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In construing a standardized contract, an appellate court is to effectuate the reasonable expectations of the average member of the public who accepts it.
Norman Haines owned a Stanton sprint car and wished to race it at the St. Charles Speedway of St. Charles, Missouri, on April 26, 1986. Although he hired Mike Thurman to drive the car, Haines desired to enter the infield portion of the Speedway in order to aid in preparing for the race. As he stood in line, waiting with others to enter the infield, Haines was presented with and signed a document entitled "Release and Waiver of Liability and Indemnity Agreement." All those who entered the infield were required to sign this form. Haines, who has a second or third grade reading ability, signed the document without reading it, as he had done many times before. At no point did he ask his wife Barbara, who was an official of the Midwest Racing Association, or anyone else to explain the significance of the release. Some time after gaining access to the infield, Haines asked that his sprint car be started. During this process, which entailed using a separate auto to push-start the racing car, Haines was struck by his own car and injured. Haines sued the St. Charles Speedway, Inc. and Bob Wente, the promoter of the event at which Haines was injured. Haines alleged that they were negligent in permitting an inexperienced driver to operate the push car, in constructing and maintaining the speedway, and in failing to warn him of the dangers presented by the speedway. Norman Haines claimed for damages arising from his injury; his wife Barbara asserted loss of consortium. The district court granted defendants' motion for summary judgment, holding that the release signed by Haines exculpated the Speedway and Wente from any liability that they may have incurred as a consequence of their alleged negligence.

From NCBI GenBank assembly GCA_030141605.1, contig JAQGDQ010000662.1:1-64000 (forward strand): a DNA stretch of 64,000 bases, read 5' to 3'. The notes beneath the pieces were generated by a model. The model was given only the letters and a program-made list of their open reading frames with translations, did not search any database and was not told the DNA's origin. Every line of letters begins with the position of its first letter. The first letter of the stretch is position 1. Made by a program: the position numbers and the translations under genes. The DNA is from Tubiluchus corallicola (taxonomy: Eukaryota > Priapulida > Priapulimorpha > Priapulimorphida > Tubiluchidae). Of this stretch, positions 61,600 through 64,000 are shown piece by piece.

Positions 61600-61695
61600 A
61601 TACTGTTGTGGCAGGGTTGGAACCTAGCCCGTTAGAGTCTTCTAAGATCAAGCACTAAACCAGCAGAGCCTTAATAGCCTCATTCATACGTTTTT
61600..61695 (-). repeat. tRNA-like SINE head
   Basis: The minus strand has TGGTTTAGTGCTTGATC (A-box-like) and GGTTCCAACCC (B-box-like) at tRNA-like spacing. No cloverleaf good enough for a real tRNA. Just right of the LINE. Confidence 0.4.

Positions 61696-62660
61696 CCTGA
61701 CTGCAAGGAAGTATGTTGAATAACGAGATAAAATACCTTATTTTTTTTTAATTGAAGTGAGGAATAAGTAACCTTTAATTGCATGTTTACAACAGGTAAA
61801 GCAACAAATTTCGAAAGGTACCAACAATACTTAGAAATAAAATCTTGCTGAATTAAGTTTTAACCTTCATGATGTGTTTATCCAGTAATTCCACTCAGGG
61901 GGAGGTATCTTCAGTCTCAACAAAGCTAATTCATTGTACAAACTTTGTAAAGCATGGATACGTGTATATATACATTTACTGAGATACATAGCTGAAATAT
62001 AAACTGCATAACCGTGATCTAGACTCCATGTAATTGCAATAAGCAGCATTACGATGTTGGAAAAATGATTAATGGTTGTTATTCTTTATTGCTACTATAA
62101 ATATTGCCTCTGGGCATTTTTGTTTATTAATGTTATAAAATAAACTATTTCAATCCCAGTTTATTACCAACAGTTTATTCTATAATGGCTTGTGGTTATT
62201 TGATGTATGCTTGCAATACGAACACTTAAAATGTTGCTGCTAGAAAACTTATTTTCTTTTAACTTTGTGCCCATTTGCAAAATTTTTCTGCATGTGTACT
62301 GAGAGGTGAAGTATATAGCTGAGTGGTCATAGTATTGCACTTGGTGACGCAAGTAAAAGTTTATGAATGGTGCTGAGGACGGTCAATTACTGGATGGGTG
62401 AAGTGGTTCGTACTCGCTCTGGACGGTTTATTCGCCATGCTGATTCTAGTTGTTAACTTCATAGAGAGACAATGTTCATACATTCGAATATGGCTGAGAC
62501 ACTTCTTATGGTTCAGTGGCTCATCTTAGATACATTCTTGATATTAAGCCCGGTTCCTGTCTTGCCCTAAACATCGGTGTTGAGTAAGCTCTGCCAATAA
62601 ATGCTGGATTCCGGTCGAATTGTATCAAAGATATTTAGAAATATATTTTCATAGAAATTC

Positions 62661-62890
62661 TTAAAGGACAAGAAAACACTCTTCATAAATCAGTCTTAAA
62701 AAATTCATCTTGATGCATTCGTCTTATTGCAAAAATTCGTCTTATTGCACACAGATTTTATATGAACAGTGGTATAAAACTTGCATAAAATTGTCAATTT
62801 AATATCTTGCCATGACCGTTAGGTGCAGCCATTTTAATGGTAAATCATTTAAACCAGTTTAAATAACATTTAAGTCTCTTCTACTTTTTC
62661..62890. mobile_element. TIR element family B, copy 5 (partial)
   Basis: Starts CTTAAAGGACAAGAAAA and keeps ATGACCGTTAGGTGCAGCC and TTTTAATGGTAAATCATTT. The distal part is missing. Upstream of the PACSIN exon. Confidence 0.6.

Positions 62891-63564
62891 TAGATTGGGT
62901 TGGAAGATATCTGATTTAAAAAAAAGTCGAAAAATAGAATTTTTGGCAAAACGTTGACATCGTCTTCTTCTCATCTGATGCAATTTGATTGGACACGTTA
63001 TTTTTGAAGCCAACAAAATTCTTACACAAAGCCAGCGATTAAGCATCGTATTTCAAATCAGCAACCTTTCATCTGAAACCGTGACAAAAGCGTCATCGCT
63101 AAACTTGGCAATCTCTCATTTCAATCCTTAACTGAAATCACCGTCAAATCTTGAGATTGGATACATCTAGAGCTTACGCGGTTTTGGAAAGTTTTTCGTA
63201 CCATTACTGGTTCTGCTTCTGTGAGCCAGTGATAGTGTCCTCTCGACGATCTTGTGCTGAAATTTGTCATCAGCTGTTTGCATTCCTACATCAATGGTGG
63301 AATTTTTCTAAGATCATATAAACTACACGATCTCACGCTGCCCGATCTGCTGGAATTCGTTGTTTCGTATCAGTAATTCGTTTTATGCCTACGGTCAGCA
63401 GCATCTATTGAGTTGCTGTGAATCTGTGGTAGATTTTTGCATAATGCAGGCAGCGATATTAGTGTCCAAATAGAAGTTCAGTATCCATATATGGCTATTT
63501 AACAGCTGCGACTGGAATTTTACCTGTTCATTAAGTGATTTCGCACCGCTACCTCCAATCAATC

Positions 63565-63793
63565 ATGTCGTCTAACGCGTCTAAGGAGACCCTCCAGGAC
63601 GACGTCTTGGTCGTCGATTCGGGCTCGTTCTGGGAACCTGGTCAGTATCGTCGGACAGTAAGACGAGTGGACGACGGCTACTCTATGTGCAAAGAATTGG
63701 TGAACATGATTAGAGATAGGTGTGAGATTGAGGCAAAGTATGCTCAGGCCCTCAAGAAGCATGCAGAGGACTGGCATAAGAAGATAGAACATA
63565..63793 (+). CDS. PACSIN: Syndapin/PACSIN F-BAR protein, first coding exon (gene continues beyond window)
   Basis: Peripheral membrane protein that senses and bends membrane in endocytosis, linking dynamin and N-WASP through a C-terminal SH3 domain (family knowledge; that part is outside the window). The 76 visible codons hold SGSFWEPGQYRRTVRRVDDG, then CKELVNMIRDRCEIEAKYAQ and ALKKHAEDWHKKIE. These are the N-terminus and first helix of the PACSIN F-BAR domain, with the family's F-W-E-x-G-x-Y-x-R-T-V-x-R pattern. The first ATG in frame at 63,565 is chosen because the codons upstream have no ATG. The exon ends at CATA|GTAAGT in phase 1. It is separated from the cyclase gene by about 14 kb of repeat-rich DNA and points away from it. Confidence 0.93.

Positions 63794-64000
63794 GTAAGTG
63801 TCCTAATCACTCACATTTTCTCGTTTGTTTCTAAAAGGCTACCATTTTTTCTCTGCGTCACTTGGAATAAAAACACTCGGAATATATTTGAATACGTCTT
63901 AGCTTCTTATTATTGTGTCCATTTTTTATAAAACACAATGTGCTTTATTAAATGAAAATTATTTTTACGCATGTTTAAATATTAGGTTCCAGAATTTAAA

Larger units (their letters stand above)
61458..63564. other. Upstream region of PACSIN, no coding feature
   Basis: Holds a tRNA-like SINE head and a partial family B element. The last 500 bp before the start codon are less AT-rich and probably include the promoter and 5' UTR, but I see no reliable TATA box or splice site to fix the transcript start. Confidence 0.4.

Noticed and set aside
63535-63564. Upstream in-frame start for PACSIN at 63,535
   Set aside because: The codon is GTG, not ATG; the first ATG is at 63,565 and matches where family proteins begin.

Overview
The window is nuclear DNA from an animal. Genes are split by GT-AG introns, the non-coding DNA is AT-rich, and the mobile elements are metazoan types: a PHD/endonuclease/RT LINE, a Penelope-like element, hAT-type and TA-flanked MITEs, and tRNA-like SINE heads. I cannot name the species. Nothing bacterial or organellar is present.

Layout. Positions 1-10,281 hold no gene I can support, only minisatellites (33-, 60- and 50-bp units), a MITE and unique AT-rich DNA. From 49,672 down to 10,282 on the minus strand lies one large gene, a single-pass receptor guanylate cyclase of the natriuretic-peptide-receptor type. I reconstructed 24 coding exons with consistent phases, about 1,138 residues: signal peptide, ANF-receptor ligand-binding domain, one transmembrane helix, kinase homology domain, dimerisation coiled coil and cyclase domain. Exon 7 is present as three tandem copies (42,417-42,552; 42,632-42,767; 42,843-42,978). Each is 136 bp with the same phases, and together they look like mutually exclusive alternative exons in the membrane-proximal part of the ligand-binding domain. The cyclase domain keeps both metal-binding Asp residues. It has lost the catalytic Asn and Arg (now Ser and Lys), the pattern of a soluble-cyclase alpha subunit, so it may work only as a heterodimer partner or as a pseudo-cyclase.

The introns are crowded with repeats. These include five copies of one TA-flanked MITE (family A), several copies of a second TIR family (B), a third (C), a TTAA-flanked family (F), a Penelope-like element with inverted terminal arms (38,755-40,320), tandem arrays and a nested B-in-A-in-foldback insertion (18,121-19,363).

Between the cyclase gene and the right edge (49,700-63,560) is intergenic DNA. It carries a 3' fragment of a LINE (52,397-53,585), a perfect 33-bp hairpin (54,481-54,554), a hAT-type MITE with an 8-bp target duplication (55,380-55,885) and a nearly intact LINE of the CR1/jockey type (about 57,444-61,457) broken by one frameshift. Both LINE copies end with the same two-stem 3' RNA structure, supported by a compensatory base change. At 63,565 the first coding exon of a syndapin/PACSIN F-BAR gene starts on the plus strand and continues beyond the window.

Did the document signed by Haines invalidate his claim for liability on the part of defendants?
The district court fully considered the circumstances surrounding the execution of the release. Aware of Haines' claim that he possessed only a second or third grade reading ability, the court stated that, "If Norman Haines is functionally illiterate, it was his duty to procure someone to read or explain the release to him before signing it." In response to Haines' argument that he was "pressured" into signing the release, the district court observed that Haines did not produce any fact establishing that the execution of the release was a product of duress. Indeed, Norman Haines stated in deposition that he has been involved in racing since 1952, and during that time has owned some 13 sprint cars. In 1954, Haines discontinued participating in racing events as a driver when he started to raise a family. He admits to doing so because of the dangerousness of the sport. He also admits to witnessing, in the past, crashed automobiles roll to the infield portions of the tracks. While we are sensitive to the circumstances now facing Norman Haines, he doubtlessly knew that the sport placed risks on both participants and spectators. Although Haines could have withdrawn from his hobby at any time, he did not do so.